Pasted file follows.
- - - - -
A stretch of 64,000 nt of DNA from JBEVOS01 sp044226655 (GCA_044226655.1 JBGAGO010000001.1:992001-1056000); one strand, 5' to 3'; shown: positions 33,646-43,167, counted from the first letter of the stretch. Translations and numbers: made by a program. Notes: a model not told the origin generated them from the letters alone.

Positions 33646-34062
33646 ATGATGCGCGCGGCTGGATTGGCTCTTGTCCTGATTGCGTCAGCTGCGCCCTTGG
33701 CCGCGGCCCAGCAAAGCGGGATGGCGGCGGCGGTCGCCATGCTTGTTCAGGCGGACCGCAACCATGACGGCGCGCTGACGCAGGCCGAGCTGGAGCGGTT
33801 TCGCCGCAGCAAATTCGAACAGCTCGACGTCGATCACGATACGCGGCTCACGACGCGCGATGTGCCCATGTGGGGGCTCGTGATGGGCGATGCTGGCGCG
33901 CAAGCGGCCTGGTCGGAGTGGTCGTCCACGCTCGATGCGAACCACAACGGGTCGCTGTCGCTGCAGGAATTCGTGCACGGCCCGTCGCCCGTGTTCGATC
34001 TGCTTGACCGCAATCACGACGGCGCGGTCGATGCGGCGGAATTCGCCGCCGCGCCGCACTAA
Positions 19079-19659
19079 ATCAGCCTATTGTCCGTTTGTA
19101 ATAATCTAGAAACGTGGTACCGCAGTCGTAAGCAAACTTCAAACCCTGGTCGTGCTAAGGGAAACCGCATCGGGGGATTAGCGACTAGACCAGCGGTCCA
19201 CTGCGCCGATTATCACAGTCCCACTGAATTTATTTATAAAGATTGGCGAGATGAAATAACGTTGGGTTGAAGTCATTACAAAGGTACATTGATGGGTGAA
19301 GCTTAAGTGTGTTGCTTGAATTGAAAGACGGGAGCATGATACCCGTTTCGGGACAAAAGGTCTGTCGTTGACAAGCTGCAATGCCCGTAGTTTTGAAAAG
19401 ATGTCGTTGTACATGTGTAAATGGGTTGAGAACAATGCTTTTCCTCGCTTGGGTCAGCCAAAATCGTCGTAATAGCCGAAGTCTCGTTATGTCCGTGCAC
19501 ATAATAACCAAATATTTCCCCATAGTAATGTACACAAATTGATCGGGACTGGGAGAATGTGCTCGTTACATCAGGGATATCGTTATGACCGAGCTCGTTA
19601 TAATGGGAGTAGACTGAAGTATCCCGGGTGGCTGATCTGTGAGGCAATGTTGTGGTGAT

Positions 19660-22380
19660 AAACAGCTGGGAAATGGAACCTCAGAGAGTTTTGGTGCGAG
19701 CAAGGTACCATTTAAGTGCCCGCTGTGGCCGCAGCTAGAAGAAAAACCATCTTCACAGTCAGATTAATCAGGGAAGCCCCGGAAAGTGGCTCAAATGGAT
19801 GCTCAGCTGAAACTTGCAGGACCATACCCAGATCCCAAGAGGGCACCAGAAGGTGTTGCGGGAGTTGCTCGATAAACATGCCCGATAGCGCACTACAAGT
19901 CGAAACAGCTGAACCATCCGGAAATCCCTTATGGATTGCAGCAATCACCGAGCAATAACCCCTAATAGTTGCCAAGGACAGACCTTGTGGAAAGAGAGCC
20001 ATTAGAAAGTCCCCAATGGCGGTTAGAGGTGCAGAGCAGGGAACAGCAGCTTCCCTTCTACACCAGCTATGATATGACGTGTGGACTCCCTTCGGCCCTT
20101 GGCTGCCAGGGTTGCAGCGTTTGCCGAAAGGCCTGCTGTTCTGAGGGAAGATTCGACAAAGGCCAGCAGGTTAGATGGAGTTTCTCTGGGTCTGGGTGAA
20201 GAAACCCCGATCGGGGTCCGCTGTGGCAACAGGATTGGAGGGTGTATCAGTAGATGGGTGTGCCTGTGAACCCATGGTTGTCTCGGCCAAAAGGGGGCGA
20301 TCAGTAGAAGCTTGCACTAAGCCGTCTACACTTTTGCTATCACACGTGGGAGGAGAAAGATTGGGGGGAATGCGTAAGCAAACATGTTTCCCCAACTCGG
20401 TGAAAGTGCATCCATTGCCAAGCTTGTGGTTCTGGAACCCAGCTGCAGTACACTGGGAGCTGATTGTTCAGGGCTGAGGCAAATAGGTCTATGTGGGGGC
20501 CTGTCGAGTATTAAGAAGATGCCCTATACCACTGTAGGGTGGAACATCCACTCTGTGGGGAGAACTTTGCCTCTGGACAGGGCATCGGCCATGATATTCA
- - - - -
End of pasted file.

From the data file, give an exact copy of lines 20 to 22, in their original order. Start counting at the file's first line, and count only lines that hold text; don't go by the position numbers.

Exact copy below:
19901 CGAAACAGCTGAACCATCCGGAAATCCCTTATGGATTGCAGCAATCACCGAGCAATAACCCCTAATAGTTGCCAAGGACAGACCTTGTGGAAAGAGAGCC
20001 ATTAGAAAGTCCCCAATGGCGGTTAGAGGTGCAGAGCAGGGAACAGCAGCTTCCCTTCTACACCAGCTATGATATGACGTGTGGACTCCCTTCGGCCCTT
20101 GGCTGCCAGGGTTGCAGCGTTTGCCGAAAGGCCTGCTGTTCTGAGGGAAGATTCGACAAAGGCCAGCAGGTTAGATGGAGTTTCTCTGGGTCTGGGTGAA